Raven Feagins ’15
Storyteller. Advocate. Writer.
Raven Feagins gives a voice to underrepresented communities through her work at the AIDS Foundation Chicago.
Raven Feagins ’15 is drawn to untold stories because she has always been drawn to people. In her Intro to Women and Gender Studies course at Columbia College Chicago, she developed an interest in queer studies, which led to her Cultural Studies capstone project: an internship at Chicago House, focusing on HIV prevention and stories of black cisgender women affected by HIV/AIDS. Today, Feagins is the communications coordinator for the AIDS Foundation Chicago (AFC), which connects people with medical and social service providers, and information on how to be involved. For many, AFC is the first point of contact when they search for services or advocacy opportunities in Illinois. In 2017, AFC facilitated support for 5,869 people by working with 132 case managers at 32 agencies. *
On the communications side, Feagins writes for the AFC, sharing stories and perspectives of underrepresented groups and communities to spread awareness of people living with HIV/AIDS in Chicago. So far, one of the most memorable stories for Feagins is that of Anton X, a young man living with HIV who participates in the Black Panther Party Cubs movement. After being diagnosed with HIV, he dedicated himself to connecting with the HIV community in Aurora, Illinois (his hometown) and began working with the Open Door Health Center, a partner organization with the AFC.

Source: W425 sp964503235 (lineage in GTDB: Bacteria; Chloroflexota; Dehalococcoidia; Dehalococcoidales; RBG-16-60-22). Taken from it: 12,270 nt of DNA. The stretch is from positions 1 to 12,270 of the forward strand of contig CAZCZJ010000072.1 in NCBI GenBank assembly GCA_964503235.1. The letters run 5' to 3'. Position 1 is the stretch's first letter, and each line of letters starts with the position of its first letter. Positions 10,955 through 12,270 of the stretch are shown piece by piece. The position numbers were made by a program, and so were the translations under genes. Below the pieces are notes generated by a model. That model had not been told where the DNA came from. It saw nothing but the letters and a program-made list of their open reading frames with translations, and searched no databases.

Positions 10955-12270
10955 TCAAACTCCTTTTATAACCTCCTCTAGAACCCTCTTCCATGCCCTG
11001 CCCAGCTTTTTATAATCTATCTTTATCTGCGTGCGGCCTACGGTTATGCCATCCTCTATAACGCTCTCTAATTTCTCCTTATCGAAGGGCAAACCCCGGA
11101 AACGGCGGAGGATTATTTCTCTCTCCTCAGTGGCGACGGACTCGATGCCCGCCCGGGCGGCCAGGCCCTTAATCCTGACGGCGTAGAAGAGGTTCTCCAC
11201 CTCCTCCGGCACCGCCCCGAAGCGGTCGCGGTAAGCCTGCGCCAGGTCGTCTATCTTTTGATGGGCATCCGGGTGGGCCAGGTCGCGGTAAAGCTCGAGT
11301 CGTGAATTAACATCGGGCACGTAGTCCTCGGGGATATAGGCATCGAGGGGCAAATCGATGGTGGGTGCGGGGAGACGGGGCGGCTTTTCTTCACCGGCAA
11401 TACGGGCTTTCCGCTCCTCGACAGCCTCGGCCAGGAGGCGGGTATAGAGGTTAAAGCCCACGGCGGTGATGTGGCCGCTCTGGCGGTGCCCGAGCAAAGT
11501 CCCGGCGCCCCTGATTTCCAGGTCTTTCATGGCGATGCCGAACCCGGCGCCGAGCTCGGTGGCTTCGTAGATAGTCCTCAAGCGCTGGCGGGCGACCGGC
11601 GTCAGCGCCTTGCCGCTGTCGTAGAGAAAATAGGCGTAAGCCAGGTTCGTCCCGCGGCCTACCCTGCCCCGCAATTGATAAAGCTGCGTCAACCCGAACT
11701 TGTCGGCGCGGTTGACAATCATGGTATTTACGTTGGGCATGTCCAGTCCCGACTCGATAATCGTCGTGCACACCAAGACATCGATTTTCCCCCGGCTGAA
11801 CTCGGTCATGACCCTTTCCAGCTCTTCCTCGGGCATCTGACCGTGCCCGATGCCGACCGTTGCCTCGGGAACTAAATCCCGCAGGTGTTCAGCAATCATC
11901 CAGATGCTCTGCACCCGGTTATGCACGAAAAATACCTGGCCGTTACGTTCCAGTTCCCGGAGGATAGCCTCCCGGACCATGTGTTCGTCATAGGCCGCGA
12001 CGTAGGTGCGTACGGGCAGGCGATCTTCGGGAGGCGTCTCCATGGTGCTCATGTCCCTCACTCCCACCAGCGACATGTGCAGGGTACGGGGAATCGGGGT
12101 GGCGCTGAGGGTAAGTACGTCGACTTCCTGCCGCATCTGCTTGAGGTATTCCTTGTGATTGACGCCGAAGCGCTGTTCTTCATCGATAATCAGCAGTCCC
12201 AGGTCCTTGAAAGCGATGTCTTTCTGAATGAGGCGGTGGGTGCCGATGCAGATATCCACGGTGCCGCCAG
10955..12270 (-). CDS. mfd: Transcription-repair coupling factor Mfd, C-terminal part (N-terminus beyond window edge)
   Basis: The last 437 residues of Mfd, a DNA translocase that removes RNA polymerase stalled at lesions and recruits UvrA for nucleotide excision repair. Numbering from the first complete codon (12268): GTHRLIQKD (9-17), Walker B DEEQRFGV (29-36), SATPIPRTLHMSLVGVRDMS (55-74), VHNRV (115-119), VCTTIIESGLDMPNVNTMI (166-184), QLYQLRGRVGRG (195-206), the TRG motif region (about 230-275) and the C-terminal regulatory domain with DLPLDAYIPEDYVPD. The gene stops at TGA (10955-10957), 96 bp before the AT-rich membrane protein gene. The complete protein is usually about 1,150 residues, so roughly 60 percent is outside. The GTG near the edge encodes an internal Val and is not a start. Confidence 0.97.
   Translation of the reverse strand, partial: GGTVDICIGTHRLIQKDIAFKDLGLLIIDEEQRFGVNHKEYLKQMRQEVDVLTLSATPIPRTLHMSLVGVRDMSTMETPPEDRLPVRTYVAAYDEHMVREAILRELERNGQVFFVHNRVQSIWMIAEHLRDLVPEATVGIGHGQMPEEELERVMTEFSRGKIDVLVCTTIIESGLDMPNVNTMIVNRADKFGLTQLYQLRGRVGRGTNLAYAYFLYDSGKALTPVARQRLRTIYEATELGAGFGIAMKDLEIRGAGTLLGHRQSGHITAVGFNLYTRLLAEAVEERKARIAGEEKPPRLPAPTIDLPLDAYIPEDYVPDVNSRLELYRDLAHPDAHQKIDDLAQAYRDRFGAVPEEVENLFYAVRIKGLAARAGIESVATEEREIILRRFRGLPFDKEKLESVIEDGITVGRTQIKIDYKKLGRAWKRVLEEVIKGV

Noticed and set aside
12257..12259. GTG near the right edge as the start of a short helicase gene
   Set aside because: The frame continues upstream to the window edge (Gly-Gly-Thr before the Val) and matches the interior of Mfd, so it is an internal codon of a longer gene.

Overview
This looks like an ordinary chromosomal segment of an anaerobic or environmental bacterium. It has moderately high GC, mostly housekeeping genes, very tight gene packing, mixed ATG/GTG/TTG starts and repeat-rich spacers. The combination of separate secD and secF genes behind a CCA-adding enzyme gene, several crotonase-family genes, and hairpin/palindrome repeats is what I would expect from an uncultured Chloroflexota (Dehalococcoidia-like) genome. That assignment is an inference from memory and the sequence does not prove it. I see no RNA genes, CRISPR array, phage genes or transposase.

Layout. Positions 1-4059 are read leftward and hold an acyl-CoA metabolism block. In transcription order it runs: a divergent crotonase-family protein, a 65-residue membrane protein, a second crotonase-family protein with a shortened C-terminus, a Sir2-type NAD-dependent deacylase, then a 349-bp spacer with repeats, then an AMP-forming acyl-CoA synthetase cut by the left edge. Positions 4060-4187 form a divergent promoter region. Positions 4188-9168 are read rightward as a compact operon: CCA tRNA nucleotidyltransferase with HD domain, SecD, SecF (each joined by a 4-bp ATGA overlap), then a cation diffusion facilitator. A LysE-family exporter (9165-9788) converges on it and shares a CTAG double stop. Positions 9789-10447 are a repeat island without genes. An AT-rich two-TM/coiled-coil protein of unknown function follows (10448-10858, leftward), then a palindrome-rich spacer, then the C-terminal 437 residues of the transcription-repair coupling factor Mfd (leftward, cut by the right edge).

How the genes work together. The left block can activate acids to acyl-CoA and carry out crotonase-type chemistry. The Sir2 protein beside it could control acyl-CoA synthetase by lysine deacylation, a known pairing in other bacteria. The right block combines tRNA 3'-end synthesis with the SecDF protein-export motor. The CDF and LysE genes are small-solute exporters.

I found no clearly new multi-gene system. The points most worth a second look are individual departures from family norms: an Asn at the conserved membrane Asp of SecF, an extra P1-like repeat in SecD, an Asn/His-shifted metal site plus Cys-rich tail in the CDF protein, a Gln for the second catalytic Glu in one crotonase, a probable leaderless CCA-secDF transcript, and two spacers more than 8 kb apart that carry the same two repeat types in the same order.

“Statistics on HIV in the U.S. always show the communities most impacted include Black and LatinX gay, bisexual, and other men who have sex with men,” says Feagins. “Anton’s willingness to share his story helps humanize a number.” Representation matters to Feagins, and she hopes to demonstrate the uniqueness of people within the HIV community by continuing to tell their stories at AFC. Through storytelling, she wants to empower her subjects and reinforce that their experiences are important to understanding the HIV/AIDS epidemic, spreading awareness to the community, and continuing the AFC’s charge to move toward health equity.
*Statistics from AIDS Foundation Chicago’s 2017 Annual Report.